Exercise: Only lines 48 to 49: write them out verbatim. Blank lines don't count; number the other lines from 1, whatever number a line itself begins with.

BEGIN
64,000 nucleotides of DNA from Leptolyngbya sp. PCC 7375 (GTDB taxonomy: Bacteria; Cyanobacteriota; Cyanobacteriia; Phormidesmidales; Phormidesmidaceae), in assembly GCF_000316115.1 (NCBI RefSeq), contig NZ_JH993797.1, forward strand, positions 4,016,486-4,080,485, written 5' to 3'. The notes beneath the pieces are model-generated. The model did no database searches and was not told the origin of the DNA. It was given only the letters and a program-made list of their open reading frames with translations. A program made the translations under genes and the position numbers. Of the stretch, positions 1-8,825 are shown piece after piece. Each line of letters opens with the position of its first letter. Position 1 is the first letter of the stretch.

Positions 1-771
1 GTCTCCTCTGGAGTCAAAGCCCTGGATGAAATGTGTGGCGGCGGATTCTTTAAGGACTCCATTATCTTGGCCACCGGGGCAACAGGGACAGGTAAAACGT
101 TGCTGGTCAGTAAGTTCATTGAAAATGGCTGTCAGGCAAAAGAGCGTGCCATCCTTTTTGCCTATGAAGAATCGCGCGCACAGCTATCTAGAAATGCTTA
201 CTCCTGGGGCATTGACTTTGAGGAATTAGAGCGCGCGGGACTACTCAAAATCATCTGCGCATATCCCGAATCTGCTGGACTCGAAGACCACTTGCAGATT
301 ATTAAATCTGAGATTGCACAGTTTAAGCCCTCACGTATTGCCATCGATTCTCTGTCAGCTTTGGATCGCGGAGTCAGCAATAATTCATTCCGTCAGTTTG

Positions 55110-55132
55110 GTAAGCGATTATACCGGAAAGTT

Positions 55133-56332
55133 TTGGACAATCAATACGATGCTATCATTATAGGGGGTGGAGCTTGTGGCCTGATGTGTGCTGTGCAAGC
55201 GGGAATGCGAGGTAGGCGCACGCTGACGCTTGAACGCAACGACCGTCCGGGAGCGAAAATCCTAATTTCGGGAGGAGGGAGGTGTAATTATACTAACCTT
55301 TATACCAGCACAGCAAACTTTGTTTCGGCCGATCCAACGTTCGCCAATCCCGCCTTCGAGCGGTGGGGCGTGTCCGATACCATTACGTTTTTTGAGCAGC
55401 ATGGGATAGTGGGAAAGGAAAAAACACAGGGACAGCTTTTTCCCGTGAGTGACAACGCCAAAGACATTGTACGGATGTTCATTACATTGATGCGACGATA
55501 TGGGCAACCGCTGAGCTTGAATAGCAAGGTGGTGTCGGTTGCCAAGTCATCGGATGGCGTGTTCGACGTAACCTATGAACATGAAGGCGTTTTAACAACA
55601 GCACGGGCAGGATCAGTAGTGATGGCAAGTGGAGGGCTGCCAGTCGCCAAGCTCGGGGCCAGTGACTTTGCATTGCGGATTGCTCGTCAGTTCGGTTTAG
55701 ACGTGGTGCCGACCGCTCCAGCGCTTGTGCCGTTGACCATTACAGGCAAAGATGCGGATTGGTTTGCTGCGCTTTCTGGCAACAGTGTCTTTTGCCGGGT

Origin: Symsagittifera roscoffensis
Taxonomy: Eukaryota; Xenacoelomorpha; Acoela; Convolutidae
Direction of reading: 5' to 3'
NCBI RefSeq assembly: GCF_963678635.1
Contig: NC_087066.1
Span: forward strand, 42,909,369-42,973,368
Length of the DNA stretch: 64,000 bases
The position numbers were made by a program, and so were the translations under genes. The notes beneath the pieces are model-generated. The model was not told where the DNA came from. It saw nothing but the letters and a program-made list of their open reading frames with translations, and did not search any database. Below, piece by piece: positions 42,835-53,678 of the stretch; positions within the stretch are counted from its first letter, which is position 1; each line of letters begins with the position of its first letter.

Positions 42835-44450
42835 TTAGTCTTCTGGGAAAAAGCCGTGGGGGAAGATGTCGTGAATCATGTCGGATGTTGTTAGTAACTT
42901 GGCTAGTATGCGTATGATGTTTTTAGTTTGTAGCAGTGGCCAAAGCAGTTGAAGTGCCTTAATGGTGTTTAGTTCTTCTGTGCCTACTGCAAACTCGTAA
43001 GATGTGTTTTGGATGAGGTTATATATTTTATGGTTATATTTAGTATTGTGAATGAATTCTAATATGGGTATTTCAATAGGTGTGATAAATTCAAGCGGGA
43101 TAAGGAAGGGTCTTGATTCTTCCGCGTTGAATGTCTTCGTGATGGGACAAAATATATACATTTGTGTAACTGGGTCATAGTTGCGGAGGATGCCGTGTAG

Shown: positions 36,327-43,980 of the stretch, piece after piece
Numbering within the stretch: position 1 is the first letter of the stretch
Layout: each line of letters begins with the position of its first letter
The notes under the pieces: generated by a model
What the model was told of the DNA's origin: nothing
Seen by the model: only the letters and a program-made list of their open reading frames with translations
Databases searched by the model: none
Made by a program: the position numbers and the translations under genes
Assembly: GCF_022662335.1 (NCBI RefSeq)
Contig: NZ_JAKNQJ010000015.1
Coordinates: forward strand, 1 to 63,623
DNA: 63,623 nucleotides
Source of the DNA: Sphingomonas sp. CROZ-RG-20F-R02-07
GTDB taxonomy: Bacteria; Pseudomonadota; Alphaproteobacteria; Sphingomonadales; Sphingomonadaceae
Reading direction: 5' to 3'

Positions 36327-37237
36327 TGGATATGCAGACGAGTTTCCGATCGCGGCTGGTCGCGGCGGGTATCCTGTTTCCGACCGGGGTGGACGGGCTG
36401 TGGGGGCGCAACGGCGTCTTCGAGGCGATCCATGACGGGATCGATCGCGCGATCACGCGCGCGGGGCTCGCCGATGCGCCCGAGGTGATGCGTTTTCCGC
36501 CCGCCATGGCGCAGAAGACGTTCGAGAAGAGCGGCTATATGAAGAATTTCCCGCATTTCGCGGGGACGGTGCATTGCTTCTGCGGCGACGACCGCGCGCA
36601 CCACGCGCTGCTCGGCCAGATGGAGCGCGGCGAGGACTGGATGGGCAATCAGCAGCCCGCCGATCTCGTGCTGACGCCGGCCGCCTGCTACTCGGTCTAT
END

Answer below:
36501 CCGCCATGGCGCAGAAGACGTTCGAGAAGAGCGGCTATATGAAGAATTTCCCGCATTTCGCGGGGACGGTGCATTGCTTCTGCGGCGACGACCGCGCGCA
36601 CCACGCGCTGCTCGGCCAGATGGAGCGCGGCGAGGACTGGATGGGCAATCAGCAGCCCGCCGATCTCGTGCTGACGCCGGCCGCCTGCTACTCGGTCTAT